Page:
Wawona Tunnel Thread

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mouse from merced

Trad climber
The finger of fate, my friends, is fickle.
Topic Author's Original Post - Feb 7, 2013 - 01:04am PT
Prior threads include
http://www.supertopo.com/climbing/thread.php?topic_id=460702&msg=460702#msg460702
http://www.supertopo.com/climbing/thread.php?topic_id=1018797&msg=1018797#msg1018797

Weave decided to collect threads, MemyselfI. A little tailoring to sharpen up the "dressed" man, as it were, or woman: and as it's a tunnel, is that a pun or punnel?

So here's the lead-off with the usual modifications by me for brevity and concision. All facts and photos are lifted from good old Hank Johnston, former Yosemite Westian and no question our number one or two popular historian.

The old Wawona Road, 1926.  On the right, the hazards of descent into ...
The old Wawona Road, 1926. On the right, the hazards of descent into the Valley a bit earlier.
Credit: FSP Collection
The longest motor vehicle tunnel in the West when completed in 1933, the 4,230-foot Wawona Tunnel was drilled through in 698 days as a part of the 1929-33 relocation and paving of the old Wawona stage road.
In 1924 Park Director Stephen Mather and his associate Horace Albright helped bring about a $7.5 million appropriation for a road-building program, a monumental sum at that time, of course.
In 1925 the NPS and bureau of Public Roads (?) agreed on the construction of major park roads, resulting in 29 paved miles in the Valley and 15 oiled miles between 1926 and 1929. It was said that “the one act of paving the roads did more to return the Valley to its natural-appearing condition than anything since the stagecoach first churned up the obscuring dust many decades before.”
May, 1931.  Under construction.
May, 1931. Under construction.
Credit: YRL Collection
Stephen Mather wanted the Mariposa Grove to become an all-year attraction, so it needed a road, which in turn would allow access to winter skiing and open camping along the Glacier Point Road.
Harry S. Tolen of the BPR made the preliminary survey. An agreeable grade for the road could be obtained only by cutting a new right-of-way from Grouse Creek to the Valley that would run along the bluffs below Turtleback Dome at a lower elevation.
The NPS and the BPR decided to bore a tunnel through the mountainside. Alternatives were a road benched out of the cliffs, an ugly scar: a zigzag road was unsafe for autos of the time: an underpass in the region near the foot of Bridalveil Fall was rejected as well.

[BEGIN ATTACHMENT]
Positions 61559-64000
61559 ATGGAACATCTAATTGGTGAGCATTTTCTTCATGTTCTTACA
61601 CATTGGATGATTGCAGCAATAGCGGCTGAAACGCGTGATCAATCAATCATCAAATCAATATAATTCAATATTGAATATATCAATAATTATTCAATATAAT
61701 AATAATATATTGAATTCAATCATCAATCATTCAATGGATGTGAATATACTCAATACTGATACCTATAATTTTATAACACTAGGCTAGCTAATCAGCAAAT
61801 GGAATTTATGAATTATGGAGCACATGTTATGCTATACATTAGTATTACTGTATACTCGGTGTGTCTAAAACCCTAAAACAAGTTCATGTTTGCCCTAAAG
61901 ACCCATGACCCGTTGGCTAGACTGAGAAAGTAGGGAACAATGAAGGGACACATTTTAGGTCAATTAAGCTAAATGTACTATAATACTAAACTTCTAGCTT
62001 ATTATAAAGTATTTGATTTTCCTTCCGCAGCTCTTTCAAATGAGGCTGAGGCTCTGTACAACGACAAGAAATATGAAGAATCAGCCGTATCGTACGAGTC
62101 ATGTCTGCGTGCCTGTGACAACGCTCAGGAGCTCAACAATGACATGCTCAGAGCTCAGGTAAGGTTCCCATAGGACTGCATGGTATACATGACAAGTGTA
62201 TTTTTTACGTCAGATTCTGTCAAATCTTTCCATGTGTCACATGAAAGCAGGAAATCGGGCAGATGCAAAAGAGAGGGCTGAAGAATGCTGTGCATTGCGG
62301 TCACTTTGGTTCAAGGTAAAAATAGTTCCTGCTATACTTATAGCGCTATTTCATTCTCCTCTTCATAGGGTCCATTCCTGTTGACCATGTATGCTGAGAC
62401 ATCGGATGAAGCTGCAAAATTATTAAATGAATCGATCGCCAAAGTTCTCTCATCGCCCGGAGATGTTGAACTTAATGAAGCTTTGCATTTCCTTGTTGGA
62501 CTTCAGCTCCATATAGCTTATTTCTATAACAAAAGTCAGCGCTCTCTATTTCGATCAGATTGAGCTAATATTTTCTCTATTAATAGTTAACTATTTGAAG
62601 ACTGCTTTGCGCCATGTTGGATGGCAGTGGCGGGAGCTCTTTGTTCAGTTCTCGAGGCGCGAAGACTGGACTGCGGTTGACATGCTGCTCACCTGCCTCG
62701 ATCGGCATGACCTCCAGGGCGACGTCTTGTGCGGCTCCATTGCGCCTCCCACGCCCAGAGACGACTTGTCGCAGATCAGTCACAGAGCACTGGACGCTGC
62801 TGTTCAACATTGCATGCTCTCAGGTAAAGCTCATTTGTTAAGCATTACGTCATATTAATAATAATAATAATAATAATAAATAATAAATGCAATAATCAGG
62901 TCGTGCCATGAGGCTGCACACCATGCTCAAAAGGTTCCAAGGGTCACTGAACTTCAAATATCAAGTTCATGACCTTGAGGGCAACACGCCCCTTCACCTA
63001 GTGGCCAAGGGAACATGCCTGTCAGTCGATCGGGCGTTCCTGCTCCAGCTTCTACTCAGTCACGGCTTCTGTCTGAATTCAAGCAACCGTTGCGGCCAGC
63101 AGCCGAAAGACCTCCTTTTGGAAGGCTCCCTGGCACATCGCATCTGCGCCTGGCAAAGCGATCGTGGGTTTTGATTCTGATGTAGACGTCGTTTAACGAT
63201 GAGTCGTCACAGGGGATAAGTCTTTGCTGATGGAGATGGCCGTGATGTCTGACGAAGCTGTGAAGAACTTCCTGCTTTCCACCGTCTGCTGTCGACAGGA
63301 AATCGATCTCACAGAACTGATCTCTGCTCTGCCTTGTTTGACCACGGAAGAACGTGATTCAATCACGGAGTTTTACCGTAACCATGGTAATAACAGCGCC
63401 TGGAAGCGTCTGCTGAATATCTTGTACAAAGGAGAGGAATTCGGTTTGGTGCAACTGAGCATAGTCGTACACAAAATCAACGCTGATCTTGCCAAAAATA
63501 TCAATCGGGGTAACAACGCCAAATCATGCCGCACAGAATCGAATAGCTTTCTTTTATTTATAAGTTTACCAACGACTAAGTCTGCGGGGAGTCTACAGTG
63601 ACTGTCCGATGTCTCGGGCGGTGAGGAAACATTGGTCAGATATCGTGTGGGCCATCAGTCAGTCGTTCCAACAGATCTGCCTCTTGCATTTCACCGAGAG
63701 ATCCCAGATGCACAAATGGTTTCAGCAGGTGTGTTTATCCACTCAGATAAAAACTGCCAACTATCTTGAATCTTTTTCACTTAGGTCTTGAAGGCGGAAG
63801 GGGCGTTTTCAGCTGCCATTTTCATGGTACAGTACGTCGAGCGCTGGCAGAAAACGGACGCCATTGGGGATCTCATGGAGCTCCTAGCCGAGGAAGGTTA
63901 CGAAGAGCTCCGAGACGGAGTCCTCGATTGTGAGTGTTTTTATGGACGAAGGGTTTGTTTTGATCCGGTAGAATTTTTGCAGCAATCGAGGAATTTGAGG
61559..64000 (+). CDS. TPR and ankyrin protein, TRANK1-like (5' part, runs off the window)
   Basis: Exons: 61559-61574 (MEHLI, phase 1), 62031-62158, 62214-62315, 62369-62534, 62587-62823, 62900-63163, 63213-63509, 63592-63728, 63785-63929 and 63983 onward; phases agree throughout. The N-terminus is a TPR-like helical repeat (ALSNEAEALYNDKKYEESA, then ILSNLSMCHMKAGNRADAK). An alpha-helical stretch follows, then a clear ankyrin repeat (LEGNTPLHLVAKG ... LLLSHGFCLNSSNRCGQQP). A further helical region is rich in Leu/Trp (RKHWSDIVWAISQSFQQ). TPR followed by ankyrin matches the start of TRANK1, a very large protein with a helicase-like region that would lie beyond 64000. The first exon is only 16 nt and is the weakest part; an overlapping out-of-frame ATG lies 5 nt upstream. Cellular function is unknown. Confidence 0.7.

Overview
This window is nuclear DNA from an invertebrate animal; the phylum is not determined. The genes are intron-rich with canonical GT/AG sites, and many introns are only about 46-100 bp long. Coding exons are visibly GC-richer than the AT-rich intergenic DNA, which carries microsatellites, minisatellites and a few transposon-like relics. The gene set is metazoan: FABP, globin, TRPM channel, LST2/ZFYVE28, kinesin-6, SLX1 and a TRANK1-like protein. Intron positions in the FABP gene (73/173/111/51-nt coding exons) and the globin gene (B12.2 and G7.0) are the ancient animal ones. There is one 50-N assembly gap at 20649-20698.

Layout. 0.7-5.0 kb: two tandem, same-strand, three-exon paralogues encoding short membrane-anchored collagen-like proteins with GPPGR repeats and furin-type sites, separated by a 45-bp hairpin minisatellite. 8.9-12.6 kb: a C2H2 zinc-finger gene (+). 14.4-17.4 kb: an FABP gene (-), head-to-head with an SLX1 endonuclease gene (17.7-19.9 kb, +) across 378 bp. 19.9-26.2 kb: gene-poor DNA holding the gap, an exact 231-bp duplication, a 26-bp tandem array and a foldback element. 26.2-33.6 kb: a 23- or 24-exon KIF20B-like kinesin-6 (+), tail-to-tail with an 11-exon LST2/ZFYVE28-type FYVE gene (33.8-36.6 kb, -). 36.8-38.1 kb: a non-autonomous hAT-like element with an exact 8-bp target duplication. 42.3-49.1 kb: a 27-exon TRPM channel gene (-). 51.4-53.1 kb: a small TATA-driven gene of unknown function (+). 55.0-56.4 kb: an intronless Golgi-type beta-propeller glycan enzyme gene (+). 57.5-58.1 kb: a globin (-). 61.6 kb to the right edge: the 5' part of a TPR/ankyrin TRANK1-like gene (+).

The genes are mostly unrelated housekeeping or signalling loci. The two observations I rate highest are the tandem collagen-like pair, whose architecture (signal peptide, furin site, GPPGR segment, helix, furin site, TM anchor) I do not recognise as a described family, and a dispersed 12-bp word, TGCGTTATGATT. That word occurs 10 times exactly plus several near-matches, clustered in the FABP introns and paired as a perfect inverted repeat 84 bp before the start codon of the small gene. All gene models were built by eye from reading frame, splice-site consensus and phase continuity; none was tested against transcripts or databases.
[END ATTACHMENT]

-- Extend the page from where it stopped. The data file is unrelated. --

View of the tunnel interior during construction.
View of the tunnel interior during construction.
Credit: YRL Collection

Construction began on November 30, 1930.
Contractors, working under BPR supervision, were required to bore the tunnel from the east end only for a distance of 4,230 feet (width 28 feet; height, 19 feet). The average daily progress driving the bore through the solid granite was 20 feet, and 85 tons of drill steel were worn out during construction. Each shift used an average of 5,000 feet of steel.
The formal opening of the new Wawona Tunnel on June 10, 1933.
The formal opening of the new Wawona Tunnel on June 10, 1933.
Credit: FSPCollection
No timbering was required, although 775 feet of reinforced steel concrete was placed where there was any question of loose rock. All excavated material was used in the construction of the approach road from the Valley floor and in the parking areas. A total of 275 tons of powder was required, with average shot measuring about 2,000 pounds.
The grade in the tunnel is 5%, approaches 6%. The max depth of rock above is 550 feet. The max distance from tunnel to edge of cliff is 503 feet. Not a single person was killed or seriously injured on the project, which cost $847,500, significant by Great Depression standards.
Superintendent Thompson on the day the cars were allowed thru, his bei...
Superintendent Thompson on the day the cars were allowed thru, his being the first. January 28, 1932.
Credit: YRL Collection
It took the balance of 1933 for contractors to finish paving the new road all the way from the Mariposa Grove to Yosemite Valley. CCC crews planted native vegetation along the large cuts and fills in an effort to “restore nature.”
This newspaper map from a 1932 publication show the progress of the ne...
This newspaper map from a 1932 publication show the progress of the new route at the time.
Credit: FSP Collection
Spider Savage

Mountain climber
The shaggy fringe of Los Angeles
Feb 7, 2013 - 01:16am PT
In late April, if you park at the end of the tunnel, and hike up to the old road, then down a little to the East, you get to this spot where the rainbow looks just right. About mid afternoon.

Bridalveil Falls from just the right angle and just the right time.
Bridalveil Falls from just the right angle and just the right time.
Credit: Red
ί Ξ Ψ T Η H

Boulder climber
bouldering
Feb 7, 2013 - 01:33am PT
Fletcher

Trad climber
The great state of advaita
Feb 7, 2013 - 02:13am PT
This is gonna be a good one. High quality posting so far.

I call it the "blow me away" tunnel, since every time I pass though it into the valley, I am consistently moved and blown away.

Eric
survival

Big Wall climber
Terrapin Station
Feb 7, 2013 - 02:24am PT
Very nice history spot!